After not offering to help you and your husband clear the table, your father retires to your tidy guest room the way you used to withdraw to his. You were always the temporary presence in your father’s house. Never the forever girl.
Once the dishwasher is loaded, next on your agenda is time in the master bath, which you’ve commandeered for yourself, leaving your spouse the smaller guest bathroom because he can’t keep his things where they belong. You sit down to relax in your sunken tub, and as you soak, you remember how your father spoke often of being the odd one out when his father died.
He became the son who wasn’t loved.
Then he made your family. And you loved him best. He knew it and it didn’t matter.
You were seven and you were stunned the day he sat you in your grandmother’s kitchen, held your dirty little hand, and told you he was leaving.
Something popped inside you, a burst, like a big bang, and you felt shattered in a place you couldn’t reach, so you couldn’t fix it.
With the globe in your parents’ bedroom, your father had taught you about Pangaea—how the once-solid supercontinent split apart into smaller pieces. That was you that day, a piece broken off. An island. Stranded. Alone.
You sink into the fragrant bubbles and close your eyes and you’re sitting at Grandma Emily’s table, staring at the sugar cubes in their shallow dish set on the doily. A jagged hole from a missing screw on the chair leg tickles your big toe and lacy, white curtains behind you brush your back with the breeze. Your hands are filthy from drawing pictures out front on the sidewalk with chalk and dirt.
You wish you’d washed them before your father held one in his, and told you he wasn’t happy, he was moving out, he and your mother were getting divorced.
You couldn’t move after the awful crack inside your chest. The room dimmed and so did you, as clouds wiped the sun. You slumped forward in the chair, your eyes connected to his, hoping maybe it wasn’t really happening, but you could see your grandmother behind him, her tears shimmering at you from the doorway.
Was there something you could do? You asked. If you were better would that make him stay? He closed his eyes, and you wondered, What if you were cleaner, smarter, more obedient?
He squeezed your fingers. You were ashamed of the dirt caked under their nails. He said he loved you and that you’d still see each other. But, no, he couldn’t stay. He wouldn’t be there to read to you or kiss you goodnight or tell you to have a good day at school. You’d never do things as a family again.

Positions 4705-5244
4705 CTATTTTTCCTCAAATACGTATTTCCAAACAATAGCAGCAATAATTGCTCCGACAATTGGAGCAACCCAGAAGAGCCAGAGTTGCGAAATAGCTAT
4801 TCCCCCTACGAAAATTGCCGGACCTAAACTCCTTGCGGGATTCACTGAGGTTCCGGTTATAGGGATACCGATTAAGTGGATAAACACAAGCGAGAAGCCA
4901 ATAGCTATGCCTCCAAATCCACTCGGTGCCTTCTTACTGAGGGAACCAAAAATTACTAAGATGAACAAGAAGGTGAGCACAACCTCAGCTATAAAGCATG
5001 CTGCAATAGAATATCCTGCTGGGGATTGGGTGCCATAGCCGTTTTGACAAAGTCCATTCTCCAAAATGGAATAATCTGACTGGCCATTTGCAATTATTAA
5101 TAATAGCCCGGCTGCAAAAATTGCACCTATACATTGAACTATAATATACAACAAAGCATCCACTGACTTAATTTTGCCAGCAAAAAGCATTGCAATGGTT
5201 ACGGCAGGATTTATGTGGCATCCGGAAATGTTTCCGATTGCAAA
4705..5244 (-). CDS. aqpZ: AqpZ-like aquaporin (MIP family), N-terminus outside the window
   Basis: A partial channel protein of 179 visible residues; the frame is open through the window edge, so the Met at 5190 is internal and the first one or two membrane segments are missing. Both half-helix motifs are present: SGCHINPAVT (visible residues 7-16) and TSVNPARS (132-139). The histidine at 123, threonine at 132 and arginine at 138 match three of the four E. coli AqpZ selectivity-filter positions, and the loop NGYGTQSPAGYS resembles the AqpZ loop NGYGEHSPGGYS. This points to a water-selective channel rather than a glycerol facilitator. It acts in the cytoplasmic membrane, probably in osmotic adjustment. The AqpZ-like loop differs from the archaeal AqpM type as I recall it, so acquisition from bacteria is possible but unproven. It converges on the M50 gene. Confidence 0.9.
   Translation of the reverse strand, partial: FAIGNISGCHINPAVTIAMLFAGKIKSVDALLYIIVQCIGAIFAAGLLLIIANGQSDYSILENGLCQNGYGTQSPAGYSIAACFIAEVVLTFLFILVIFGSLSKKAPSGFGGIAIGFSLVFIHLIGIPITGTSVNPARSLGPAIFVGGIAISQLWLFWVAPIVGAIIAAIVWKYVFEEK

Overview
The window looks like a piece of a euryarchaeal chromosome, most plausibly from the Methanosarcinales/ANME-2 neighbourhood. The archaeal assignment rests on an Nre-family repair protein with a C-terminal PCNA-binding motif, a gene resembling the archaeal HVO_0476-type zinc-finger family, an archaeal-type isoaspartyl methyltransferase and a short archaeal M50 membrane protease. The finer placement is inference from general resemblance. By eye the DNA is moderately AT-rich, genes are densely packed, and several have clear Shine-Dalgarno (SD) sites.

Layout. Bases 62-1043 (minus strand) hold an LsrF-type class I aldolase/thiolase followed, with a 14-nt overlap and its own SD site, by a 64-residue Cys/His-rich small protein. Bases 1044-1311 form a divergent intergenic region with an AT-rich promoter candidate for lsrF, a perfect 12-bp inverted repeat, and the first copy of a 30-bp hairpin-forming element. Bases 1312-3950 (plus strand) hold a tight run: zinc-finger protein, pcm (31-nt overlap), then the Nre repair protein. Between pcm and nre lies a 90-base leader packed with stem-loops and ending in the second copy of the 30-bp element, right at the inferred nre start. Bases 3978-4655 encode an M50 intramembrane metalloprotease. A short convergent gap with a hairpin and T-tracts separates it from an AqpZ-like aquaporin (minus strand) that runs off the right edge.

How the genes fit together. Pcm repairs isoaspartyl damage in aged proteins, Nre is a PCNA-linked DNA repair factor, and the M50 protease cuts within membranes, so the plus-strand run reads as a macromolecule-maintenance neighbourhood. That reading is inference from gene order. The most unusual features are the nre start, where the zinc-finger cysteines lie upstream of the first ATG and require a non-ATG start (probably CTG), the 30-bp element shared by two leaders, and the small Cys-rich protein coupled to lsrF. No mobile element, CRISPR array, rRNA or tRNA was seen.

Never. At seven, the word was hard to fathom, like death. There were things you were never supposed to do—talk back, play with matches, cross the street alone, bother your mother when she was busy. But you could do them. If you really wanted to.
Oh, how you wanted to keep your family together. You wanted and wished with all the force you had. When you figured out you couldn’t, no matter how much you longed and prayed, you understood that, like death, “never” meant gone, over, not coming back. Ever.
What did remain was the inexorable grief of that summer day. A constant companion, it lives in the space that cracked open inside you. Still.
In the days that followed, that turned to months and years and decades, the world went on, without your family. And you made your place in it mostly alone, learning that like a landmass broken from a continent, you could survive and even flourish.
You’re fine. And though you know it’s best to look forward, you’ve looked back, again and again, and wondered if your father hadn’t noticed how your mother didn’t want to do motherly things. Did he not see how she wouldn’t play with you or take you to the zoo, kiss you goodnight, or listen when you talked about your day at school? You thought he knew, that he saw, how your mother was not unlike the mother he said he had. You thought he knew that he made your family, because he was the one who wanted to spend time with you. He was the one who called you a branch to his tree.
Then why didn’t he take you?
It’s not how things were done back then, you know that. You also know your father didn’t follow social mores of any time. He did what he wanted. Always.
He didn’t take you because he didn’t want to. You’ve never said this out loud, but you think it, often.